Mental health has become a major concern worldwide and across all sectors, including pharmacy and pharmaceutical industry. The penetration of the issue exacerbated during the Covid-19 pandemic, due to mental fatigue, anxiety and most importantly the social distancing.
Therefore, building an environment of trust and comfort is utmost essential to understand and tackle mental health challenges, said panelists in a discussion on Mental Health And Wellbeing In The Workplace, held during the Pharmacy Business Diversity Conference on Thursday (December 9).
Talking in context of workplace, Monika Misra, head of Employee Health and Wellbeing, Europe and MEA, said: “We really need to create an environment of trust where we a have the manager, really trying to understand the unique challenges and needs of the individual, but be also ensuring that the individual feels comfortable to open up and have that conversation with their manager.”
Though services like Employee Assistance Programs (EAP), counselling and occupational health service are available for everyone to cure mental health condition, but the selection needs to be based on the individual needs, she said.
“So it’s really important that we balance, access for all with looking at the individual needs, and tailoring our approaches accordingly,” she said during the session moderated by the conference chair Clive Myrie, BBC presenter.
“One size does not fit all.”
Sharing her personal experience, Julie Campbell, head of People & Organisation Novartis Oncology UK & Ireland explained how she struggled during the Covid-19 induced lockdown.
“I didn’t remember some date, what meeting I was in what meeting I wasn’t in. I was thinking I really didn’t know if I had dementia or not”.
“That was hard,” because being an HR head she is supposed to know the answers to the questions.
“That’s when I found the opportunity to start to drive the agenda to be able to say well, actually we have to demonstrate as leaders’ vulnerability, in order to provide a safe space for our associates to be able to share.”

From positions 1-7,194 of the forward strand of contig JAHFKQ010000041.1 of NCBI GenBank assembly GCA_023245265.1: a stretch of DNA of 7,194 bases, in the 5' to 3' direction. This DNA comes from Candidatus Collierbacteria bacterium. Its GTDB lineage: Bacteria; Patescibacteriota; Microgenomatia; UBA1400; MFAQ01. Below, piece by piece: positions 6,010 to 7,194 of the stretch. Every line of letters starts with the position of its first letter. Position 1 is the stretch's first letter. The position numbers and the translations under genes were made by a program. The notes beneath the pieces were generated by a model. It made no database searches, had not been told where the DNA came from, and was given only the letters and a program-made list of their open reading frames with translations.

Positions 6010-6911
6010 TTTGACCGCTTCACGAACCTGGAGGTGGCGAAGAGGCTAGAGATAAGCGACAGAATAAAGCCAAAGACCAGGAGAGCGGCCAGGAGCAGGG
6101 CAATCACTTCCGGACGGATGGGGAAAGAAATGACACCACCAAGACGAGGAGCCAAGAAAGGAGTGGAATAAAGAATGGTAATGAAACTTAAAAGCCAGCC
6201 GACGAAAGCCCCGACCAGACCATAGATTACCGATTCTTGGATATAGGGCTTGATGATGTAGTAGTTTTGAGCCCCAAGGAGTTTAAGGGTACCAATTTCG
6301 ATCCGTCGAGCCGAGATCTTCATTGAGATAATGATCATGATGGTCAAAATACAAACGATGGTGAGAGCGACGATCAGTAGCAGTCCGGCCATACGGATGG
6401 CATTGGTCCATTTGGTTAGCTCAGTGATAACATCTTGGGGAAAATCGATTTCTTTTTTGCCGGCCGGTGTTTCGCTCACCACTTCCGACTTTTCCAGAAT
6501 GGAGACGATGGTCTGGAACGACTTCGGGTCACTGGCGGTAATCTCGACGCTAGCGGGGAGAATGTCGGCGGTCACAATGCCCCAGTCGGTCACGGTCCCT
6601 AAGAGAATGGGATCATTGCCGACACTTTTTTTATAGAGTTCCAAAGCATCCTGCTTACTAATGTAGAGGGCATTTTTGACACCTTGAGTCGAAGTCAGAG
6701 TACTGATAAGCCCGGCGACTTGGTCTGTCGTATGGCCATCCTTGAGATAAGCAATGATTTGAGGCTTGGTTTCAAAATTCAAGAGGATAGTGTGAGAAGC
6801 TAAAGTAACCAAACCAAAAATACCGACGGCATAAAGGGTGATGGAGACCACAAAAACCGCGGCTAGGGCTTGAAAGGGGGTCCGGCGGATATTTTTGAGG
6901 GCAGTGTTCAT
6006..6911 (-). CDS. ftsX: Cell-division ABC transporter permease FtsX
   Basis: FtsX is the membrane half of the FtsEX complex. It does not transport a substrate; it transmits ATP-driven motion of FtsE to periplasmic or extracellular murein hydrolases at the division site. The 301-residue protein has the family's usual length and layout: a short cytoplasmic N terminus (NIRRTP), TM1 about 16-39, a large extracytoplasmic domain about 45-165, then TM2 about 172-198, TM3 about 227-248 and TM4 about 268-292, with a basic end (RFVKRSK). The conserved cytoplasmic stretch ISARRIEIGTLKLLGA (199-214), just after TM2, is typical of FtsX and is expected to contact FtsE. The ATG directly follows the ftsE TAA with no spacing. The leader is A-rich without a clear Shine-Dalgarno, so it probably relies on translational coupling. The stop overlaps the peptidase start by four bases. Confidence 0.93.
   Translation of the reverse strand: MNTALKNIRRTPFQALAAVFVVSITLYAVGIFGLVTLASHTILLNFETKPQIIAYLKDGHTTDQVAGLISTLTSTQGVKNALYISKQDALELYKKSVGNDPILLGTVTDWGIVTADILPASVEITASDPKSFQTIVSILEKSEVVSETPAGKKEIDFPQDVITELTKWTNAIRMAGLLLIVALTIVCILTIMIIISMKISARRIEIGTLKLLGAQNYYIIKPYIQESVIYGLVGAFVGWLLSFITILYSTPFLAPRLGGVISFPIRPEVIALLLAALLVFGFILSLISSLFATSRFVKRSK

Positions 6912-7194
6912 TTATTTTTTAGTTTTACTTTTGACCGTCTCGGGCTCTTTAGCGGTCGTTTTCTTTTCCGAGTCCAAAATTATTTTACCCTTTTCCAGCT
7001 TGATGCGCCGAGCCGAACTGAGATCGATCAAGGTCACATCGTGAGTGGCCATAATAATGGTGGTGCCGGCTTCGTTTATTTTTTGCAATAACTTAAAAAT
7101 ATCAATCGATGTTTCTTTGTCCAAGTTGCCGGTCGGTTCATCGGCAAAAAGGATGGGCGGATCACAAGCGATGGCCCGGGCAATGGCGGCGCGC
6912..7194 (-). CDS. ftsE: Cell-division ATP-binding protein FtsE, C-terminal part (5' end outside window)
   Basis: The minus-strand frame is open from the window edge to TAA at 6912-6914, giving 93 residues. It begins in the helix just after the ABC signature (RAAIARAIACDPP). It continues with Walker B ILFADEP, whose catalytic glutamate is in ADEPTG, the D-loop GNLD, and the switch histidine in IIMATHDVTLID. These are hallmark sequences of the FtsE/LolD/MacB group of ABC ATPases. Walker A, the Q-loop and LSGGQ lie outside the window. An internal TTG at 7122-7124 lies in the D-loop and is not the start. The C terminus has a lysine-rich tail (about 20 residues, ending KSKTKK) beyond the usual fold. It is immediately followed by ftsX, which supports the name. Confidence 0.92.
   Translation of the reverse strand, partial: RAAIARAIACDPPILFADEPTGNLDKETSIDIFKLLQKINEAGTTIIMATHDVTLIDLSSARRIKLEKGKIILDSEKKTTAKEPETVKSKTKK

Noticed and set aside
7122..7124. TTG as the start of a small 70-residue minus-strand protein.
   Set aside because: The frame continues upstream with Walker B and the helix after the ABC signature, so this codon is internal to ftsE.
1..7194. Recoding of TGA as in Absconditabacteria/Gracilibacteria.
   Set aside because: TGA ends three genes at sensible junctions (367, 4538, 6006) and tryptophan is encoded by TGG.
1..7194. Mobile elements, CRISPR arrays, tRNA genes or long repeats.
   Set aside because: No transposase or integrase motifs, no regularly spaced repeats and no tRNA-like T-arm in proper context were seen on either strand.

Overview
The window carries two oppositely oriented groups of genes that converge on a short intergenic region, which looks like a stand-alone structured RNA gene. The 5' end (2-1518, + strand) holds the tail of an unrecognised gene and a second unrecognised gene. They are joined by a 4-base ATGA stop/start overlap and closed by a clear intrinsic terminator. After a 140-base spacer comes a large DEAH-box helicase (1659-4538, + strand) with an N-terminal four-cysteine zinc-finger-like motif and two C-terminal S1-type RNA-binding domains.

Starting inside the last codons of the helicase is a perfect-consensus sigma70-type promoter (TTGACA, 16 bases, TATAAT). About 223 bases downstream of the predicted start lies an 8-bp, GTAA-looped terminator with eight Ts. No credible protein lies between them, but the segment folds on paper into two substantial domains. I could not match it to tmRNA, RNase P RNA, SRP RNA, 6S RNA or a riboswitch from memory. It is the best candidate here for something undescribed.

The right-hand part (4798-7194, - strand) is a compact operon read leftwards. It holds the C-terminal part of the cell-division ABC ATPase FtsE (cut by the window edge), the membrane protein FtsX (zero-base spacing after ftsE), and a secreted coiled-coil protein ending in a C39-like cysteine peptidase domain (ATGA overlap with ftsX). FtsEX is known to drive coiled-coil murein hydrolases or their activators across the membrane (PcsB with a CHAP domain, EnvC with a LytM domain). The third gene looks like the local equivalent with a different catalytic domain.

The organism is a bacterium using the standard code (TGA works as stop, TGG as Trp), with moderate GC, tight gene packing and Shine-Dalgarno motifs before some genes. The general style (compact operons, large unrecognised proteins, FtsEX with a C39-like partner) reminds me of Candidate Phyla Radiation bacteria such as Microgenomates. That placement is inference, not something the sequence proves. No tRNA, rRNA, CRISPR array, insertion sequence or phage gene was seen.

Campbell emphasised that it is important for leaders to open-up and demonstrate comfort in talking about mental health issues as sometimes they don’t do anything about it “for fear of doing the wrong thing.”
“It’s about actually trying to create a culture where it’s okay to say any time and not feel judged. But, that does that does take time. It takes courage. And also I think it’s the people that might not know how to react to it.”
To be able to develop right initiatives it is vital to understand the data and root causes of why people are struggling. The struggle could be work related or something else, Misra said.
She said: “If we don’t have that level of information and insight, then there’s a danger we can bring in initiatives that don’t really tackle the issue.
“So we may put a plaster on it, we may think okay, so this is the issue, let’s get the mindfulness counseling, but actually, the root cause, maybe pace of change or workload, for example, which we see in organisations very commonly.”
She suggested that organisations can correct this blunder by simply asking employees the sources of their pressure through several ways such as a company survey, a specific mental health survey, apps or through regular feedback from managers.
Building such data is important “to understand the problem that you’re trying to solve before you go into the measures.”
Agreeing with Misra, Surgeon Commander Manish Tayal MBE added that it is important for each organization to invest time constructively with the workforce to prepare them for challenging times.
Also, it is important to make people aware about the kind of support they would have both during and after the crisis time.
He shared example of a trauma risk management program in defense, which has been rolled out beyond the armed forces in the past few years as well, and has been really effective.
Misra also touched upon mental health issues triggered by remote working.
She said: “It allows businesses to continue, but mental health issues have been compounded by remote working, and so we really need to think going forward into next year about how do we address those things, as well as many other things like learning development.”
“In terms of mental health, I think the key issues really are how do we continue to feel connected with the wider community and organization in which we work?”